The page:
the newsletter of tbd consultants - 1st qtr 2013

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In this Edition

What is a PMO?
Budget Management
Project Managing the Economy

Construction Management Specialists

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What is a PMO?

The PMO, normally referred to as the Project Management Office and sometimes as the Program Management Office, has its basic goal of defining the project controls, or the standards and procedures for managing projects within an organization. It is sometimes referred to disparagingly as the Project Management Overhead, but it should lead to consistency and efficiency in project implementation.

PMOs come in almost as many types and flavors as there are companies utilizing them, but there are three basic levels at which they can operate.

Firstly, and most basic and essential to their role, is that of cataloger or librarian of the practices, procedures, rules and metrics related to project management within the organization. Those practices and procedures are often based around best practices published by the institutes related to the industry the organization is in, and may also be governed by legislation, such as the Sarbanes-Oxley act.

Secondly, taking the role a bit further, the PMO may be involved in training and monitoring compliance with the organization. This is where the PMO office can get a bad name, with the staff being referred to as the PM Cops. This writer has a copy of a Dilbert cartoon where one of the characters is saying “Is it just my imagination, or are all of our rules designed for the sole purpose of being huge inconveniences?” Avoiding having rules for the sake of rules, and not imposing too much structure that serves no useful purpose, can sometimes be a problem. Different people have different ideas of where to set the line. Having an established methodology within an organization can improve productivity, but sometimes flexibility is also important.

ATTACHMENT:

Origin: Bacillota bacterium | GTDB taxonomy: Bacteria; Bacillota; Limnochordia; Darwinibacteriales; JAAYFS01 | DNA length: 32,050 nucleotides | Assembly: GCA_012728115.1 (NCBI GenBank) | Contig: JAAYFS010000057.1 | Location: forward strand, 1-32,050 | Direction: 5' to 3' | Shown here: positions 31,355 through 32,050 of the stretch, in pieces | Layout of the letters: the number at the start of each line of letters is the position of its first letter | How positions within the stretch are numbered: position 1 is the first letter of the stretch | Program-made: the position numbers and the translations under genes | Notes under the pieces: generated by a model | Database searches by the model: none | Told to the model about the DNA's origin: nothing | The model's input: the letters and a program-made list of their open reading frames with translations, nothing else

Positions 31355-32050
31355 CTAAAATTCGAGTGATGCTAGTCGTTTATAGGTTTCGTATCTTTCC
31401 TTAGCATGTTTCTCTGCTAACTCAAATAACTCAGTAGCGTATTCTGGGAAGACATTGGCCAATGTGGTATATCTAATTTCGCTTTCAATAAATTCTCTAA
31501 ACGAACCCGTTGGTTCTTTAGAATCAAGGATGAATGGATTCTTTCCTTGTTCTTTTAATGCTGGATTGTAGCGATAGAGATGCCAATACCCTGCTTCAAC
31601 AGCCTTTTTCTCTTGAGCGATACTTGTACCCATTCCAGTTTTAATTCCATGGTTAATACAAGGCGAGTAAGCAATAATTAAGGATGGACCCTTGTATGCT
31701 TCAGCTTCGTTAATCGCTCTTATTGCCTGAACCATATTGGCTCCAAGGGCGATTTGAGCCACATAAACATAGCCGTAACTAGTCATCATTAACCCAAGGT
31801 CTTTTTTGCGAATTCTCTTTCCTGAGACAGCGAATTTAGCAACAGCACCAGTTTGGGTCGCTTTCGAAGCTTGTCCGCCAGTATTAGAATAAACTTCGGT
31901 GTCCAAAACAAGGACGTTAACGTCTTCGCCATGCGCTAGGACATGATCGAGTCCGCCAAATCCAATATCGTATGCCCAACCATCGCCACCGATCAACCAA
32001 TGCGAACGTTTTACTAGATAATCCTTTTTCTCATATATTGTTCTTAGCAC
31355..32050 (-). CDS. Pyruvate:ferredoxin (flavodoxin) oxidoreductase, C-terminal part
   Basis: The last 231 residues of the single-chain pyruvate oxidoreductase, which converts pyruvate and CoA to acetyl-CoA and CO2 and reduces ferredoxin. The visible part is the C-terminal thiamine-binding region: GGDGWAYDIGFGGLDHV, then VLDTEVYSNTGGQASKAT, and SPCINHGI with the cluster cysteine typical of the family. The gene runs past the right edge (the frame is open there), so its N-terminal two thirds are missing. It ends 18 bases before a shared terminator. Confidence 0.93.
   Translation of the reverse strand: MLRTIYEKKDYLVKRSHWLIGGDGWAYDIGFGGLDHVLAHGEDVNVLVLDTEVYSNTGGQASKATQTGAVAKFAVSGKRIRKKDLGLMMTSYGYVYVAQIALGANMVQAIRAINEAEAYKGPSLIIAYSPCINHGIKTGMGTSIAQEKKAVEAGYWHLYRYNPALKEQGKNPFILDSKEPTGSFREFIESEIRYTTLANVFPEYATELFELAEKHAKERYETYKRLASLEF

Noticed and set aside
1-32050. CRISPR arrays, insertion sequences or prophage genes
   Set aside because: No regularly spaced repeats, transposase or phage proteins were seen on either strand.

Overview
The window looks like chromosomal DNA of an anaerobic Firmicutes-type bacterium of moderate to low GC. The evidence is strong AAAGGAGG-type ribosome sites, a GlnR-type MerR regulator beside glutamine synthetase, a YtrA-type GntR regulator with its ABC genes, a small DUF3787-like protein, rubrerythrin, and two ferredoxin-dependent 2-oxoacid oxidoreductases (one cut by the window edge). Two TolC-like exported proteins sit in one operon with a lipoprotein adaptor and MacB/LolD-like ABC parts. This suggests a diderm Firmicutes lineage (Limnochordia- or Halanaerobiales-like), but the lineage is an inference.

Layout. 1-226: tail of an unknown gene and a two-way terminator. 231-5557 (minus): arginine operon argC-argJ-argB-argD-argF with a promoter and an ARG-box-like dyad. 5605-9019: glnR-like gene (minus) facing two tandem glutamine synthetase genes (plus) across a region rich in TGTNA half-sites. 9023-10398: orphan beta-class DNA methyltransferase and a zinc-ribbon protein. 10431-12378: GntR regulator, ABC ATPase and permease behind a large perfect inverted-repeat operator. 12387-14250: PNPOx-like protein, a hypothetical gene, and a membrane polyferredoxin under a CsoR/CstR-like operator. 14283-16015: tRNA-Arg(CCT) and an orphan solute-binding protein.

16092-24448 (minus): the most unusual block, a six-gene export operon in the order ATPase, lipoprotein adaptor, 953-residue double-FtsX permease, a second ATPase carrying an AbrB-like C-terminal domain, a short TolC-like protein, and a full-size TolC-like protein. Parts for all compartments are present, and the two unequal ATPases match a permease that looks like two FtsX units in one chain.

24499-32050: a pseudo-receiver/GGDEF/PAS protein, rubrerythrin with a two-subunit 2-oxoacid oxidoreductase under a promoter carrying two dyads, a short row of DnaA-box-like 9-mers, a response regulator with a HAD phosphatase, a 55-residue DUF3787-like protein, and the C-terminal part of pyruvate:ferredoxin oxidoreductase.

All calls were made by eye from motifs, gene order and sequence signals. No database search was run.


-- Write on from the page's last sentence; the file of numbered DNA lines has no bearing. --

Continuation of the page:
At the third level, the PMO may be actually involved in the project management work itself. Sometimes that is at the strategic management level, but it can also be at the actual project implementation level. At this point the PMO staff are the ones using the rules and regulations they have set up, so they have added incentive not to make them too onerous.

It is frequently said that the PMO is not a profit center, and that validating its cost-effectiveness within an organization can be a problem. When it is effective the projects that the organization have should show a higher level of success, which should lead to a more profitable organization. If the PMO is effective it should lead to greater accuracy in the estimation of project costs, improved accuracy in scheduling, and result in more consistent levels of satisfaction for all those involved in the projects.

The PMO staff may be in-house employees, or consultants. Especially during the initial stage, when establishing the documentation and standards, it may be useful to bring in consultants to work with the organization’s project managers to set up a system that works for them. Also, for particular projects it may make good sense to the organization to bring in consultants rather than employing additional staff only to lay them off after the project is complete.

PMOs will vary in size, structure and responsibilities, and finding the right format for a particular company can often be a major project in itself. Starting out with pilot projects and getting input from project managers should help determine the appropriate type.

It has been estimated that only one in three PMOs is actually effective, so the PMO needs to be monitored as well. But those that are working tend to result in projects being more effective the more years the PMO has been in existence. It is said that it takes about three years for a PMO to show its benefits, although visible benefits can accrue before then.


Budget Management

One important aspect of project management is budget management, and in this article we look as some of the areas that budget management encompasses, from the initial concept through to the completion of the project.


Project Managing the Economy
Geoff Canham, Editor

Dare to do some risk management on the economy? In this short article our editor looks at some of the potential risks and rewards that might affect the economy during the new year and beyond.



Design consultant: Katie Levine of Vallance, Inc.